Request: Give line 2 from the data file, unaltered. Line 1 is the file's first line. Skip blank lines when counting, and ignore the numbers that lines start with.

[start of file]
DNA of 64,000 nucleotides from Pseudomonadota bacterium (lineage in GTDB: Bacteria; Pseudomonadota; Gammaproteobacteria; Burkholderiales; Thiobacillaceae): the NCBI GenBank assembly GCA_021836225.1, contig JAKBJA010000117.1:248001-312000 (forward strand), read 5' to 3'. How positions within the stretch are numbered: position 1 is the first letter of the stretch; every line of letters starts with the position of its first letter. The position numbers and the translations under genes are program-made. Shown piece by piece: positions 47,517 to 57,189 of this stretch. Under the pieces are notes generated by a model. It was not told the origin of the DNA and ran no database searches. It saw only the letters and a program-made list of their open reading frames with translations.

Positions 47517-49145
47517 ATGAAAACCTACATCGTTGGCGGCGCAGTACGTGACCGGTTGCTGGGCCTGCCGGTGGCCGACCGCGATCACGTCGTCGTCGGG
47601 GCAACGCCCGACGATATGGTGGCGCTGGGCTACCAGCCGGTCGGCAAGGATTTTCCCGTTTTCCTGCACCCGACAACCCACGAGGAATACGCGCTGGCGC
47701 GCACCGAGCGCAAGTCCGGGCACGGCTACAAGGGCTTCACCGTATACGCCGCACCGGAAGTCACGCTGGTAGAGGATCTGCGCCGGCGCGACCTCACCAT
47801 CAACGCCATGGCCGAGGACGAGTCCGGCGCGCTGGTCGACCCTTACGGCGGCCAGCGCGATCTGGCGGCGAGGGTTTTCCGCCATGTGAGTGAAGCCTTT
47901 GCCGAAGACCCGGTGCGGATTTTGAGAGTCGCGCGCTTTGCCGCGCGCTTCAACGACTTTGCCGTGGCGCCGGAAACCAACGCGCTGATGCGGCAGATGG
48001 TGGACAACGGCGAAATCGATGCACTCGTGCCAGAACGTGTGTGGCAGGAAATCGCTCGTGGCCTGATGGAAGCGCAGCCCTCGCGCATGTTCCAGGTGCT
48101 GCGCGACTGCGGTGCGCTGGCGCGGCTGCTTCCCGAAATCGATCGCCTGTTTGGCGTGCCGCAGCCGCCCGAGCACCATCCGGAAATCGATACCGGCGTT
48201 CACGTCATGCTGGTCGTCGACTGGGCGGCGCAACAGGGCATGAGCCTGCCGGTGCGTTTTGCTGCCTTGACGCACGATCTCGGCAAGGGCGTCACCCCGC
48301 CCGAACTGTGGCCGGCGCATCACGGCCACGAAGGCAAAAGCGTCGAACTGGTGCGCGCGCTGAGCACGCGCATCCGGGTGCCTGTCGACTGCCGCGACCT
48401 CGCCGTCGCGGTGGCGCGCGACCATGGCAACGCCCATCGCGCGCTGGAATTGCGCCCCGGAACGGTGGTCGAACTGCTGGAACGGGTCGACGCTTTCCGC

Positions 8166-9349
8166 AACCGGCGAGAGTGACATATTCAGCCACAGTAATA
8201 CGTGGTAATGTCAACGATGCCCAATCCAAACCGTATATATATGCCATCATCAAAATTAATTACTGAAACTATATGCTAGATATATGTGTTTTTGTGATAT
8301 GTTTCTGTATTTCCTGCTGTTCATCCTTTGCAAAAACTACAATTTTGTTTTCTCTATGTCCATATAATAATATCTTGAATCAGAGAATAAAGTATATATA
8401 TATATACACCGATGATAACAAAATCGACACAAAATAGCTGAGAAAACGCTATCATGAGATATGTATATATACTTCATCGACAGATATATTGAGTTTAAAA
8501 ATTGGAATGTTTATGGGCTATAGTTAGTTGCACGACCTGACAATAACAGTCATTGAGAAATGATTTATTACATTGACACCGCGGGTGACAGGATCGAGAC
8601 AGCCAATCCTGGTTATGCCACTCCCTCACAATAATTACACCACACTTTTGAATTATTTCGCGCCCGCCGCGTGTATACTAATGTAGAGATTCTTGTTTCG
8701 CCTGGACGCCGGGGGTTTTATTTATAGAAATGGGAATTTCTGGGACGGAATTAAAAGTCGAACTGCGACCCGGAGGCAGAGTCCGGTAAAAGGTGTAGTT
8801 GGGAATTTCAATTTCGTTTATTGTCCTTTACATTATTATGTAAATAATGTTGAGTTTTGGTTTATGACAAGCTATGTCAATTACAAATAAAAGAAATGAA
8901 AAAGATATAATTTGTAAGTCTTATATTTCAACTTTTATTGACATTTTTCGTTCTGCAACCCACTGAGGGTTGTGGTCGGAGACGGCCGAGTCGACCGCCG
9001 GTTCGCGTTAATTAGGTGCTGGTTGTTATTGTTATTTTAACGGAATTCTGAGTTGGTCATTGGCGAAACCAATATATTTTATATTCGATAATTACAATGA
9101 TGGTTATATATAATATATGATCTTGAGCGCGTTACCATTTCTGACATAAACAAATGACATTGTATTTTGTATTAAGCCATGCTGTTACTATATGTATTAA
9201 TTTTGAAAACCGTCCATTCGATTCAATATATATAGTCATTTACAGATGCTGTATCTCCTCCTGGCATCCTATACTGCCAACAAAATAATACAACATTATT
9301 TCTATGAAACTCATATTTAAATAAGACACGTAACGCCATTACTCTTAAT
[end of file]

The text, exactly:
Positions 47517-49145